by Myron Logan
I was thinking about the amateur draft the other day – both its impact on a major league franchises success and how proficient (or not) the Padres have been at it. I thought we’d take a look at each draft, year by year, starting in 2000 (because its recent enough to be somewhat relevant, but enough time has past to evaluate it). We’ll work upwards until recent years, and revisit later years if the series has any success.
Anyway, here’s my initial format. I’m going to split the draft up into three arbitrary sections: the top, the middle, and the rest. The top will consist of the first 300 picks, the middle will be the next 300, and the rest will be everybody after that (generally around an additional 600 picks). I’m also going to split each section into four groups: high school hitters, college hitters, high school pitchers, college pitchers. I’m going to place any player drafted out of a college, be it a junior college or as a junior, in the college bucket, just to simplify things a bit.
I will also provide a total WAR figure for each section, if any players drafted reached the bigs, so we can get a sense of the value they contributed to the major league club. And of course I’ll add some commentary. That’s the format for now, we’ll revise if needed. Suggested are of course always encouraged. (note: I’m not counting unsigned players: more on that in the commentary that follows).
There admittedly is not much context to these numbers, but I think they are still somewhat useful. We’ll gain a little bit of context, at least in terms of the Padres organization, as we go through the series.
The Padres drafted Mark Phillips, a left handed HS pitcher, in the first round (9th overall). Phillips responded with a 5.35 ERA in his rookie ball debut. His strikeout and home rate rates were tremendous throughout his minor league career, at 8.7 and .4, respectively. He simply could not harness any control, posting a walk rate approaching six. He disappeared from pro ball in 2003, but reappeared in an independent league in 2007 with Newark. He showed he was the same Mark Phillips, striking out one an inning and allowing just two homers in 32 innings, while walking almost eight batters per nine.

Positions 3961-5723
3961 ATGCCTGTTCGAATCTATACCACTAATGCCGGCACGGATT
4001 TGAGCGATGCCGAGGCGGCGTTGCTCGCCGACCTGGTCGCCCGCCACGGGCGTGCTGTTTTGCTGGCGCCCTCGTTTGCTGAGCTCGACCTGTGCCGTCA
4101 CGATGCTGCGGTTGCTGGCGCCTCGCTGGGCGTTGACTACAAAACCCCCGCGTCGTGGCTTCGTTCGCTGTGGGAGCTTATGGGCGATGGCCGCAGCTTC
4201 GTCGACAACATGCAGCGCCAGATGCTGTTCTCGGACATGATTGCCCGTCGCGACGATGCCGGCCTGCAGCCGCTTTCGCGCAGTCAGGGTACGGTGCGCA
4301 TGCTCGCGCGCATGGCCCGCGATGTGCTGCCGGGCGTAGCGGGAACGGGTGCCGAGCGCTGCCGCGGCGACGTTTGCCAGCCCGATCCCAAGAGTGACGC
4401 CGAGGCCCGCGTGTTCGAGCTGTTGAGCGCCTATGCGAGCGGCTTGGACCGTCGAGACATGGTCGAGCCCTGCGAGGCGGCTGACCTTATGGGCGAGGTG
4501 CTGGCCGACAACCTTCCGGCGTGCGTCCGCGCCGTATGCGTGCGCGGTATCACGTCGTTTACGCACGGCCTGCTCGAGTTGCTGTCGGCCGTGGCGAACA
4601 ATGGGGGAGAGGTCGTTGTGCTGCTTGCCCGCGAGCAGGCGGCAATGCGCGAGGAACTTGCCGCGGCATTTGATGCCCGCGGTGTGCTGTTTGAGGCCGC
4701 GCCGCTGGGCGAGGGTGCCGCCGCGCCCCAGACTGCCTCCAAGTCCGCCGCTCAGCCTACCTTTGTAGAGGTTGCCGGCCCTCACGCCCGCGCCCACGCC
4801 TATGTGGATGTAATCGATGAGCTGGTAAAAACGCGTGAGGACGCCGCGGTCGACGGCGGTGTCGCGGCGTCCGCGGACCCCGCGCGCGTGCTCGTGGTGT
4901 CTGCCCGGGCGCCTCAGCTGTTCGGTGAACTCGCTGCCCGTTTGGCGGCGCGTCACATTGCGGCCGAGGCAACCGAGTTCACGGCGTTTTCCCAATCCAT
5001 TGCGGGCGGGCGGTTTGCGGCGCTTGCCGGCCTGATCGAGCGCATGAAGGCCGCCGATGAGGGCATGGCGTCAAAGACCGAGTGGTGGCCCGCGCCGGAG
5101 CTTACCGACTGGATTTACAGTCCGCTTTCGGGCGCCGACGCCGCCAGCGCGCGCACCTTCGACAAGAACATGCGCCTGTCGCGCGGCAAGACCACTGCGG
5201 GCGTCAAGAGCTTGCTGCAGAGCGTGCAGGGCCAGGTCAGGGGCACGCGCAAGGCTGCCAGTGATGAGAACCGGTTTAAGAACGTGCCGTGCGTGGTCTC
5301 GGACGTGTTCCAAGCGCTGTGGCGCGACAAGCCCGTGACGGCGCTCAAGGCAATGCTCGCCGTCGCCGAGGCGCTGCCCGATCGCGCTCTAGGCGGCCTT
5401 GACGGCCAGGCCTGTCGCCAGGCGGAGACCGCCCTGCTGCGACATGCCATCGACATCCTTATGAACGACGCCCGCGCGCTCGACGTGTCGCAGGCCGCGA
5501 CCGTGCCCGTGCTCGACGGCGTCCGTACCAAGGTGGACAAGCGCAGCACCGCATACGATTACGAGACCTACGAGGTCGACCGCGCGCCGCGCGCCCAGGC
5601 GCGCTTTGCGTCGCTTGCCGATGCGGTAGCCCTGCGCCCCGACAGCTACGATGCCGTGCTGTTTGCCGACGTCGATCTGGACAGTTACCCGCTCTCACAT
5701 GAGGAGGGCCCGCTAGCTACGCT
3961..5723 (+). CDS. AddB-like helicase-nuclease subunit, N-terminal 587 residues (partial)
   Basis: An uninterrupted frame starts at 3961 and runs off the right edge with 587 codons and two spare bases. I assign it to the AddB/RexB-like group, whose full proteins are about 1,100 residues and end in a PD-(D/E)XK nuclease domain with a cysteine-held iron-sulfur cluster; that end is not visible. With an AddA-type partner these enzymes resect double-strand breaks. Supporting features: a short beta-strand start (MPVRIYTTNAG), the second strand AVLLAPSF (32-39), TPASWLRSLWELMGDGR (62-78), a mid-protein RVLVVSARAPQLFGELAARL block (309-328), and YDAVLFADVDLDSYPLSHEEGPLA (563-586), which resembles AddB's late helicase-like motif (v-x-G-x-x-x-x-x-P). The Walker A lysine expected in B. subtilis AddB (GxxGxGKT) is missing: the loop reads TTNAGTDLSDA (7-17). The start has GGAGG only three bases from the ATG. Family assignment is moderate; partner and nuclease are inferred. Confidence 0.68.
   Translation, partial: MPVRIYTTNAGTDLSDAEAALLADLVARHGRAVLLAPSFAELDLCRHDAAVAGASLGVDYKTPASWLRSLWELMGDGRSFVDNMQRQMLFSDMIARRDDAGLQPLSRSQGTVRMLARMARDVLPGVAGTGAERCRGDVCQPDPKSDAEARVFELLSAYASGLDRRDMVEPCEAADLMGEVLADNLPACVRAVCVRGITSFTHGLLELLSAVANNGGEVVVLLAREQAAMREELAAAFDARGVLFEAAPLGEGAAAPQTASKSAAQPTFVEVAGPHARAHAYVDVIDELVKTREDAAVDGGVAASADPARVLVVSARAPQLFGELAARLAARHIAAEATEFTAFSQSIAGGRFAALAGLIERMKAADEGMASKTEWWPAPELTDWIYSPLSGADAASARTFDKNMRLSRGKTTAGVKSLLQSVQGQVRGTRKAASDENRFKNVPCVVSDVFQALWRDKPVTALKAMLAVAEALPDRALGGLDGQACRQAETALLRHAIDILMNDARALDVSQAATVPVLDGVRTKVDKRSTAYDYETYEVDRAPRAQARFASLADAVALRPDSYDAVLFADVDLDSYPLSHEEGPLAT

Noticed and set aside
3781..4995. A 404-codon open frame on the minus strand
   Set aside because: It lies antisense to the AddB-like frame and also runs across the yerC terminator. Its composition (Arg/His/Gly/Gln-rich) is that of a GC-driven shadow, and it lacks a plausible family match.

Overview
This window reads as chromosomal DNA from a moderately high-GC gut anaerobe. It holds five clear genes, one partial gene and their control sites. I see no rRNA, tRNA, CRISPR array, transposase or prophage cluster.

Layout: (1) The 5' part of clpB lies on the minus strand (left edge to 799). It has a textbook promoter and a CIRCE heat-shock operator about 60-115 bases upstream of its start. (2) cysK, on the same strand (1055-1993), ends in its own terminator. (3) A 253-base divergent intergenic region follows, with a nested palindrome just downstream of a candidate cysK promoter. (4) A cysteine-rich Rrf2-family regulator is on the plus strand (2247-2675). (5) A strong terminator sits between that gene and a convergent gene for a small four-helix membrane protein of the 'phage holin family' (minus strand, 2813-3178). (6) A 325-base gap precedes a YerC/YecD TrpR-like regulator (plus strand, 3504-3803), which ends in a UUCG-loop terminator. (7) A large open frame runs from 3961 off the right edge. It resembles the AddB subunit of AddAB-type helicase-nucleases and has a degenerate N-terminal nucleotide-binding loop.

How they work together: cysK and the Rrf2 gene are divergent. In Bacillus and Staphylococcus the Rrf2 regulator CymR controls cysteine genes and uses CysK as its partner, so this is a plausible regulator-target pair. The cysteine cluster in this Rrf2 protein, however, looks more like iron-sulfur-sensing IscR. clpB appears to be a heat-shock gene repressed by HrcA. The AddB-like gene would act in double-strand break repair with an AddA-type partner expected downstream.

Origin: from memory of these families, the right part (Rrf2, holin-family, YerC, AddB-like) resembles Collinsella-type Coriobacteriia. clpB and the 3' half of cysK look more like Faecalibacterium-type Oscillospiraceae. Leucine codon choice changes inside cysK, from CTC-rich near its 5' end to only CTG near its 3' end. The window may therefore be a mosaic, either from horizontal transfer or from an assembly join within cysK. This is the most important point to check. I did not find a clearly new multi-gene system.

Phillips was a major disappointment, but the Padres second pick, a third basemen from Cal, Xavier Nady, has turned in a solid, if not spectacular, major league career. Nady has hit .280/.335/.458 in almost 2500 plate appearances.
The Padres fourth pick, a high school outfielder out of Louisiana, is a familiar name: Mewelde Moore. He has since gone on to have a pretty nice career in the NFL as a running back. In the minors, however, he struggled mightily, spending three seasons in rookie ball, and hitting .210/.294/.284. He did show glimpses of running back speed with ten steals in only 50 career games. While it is sort of a funny story, it is one heck of a miss for a fourth round pick.
In the 13th round, San Diego selected Justin Germano; so far he has logged 205 major league innings and a 5.27 ERA.
The Padres did select Chad Cordero, a RHP from Don Antonio High School in California, in the 27th round. However, they did not sign him. He was drafted by the Montreal Expos a few years later, where he went on to be a very good closer.
Overall, obviously, it is tough to come to too many conclusions based on this brief analysis. But, for the most part, this was not an extremely productive draft for the Pads. To put that first pick into perspective, five out of the top ten picks in 2000 did not reach the majors, so it’s not an absolute disaster. However, after Phillips came a bunch of better-looking options like Chase Utley, Adam Wainwright, and Kelly Johnson. Sure, hindsight is 20-20.
A bright spot was the selection of Xaiver Nady, who was probably the best pick in the second round of any MLB team. Nady went on to have some decent years in San Diego, then was converted into Mike Cameron in 2005.
After Nady, though, there was really nothing else. Of course, as alluded to above, there’s a lot missing here. One, is context; how good are most major league drafts? Two, there are a bunch of other potentially important factors ignored, like players that were used in trades, or valuable minor leaguers that provided something to the organization.
Anyway, we’ll look at the 2001 draft soon, and see how this one looks in comparison.
*thanks to Baseball Reference for the draft data and stats and FanGraphs for the WAR values.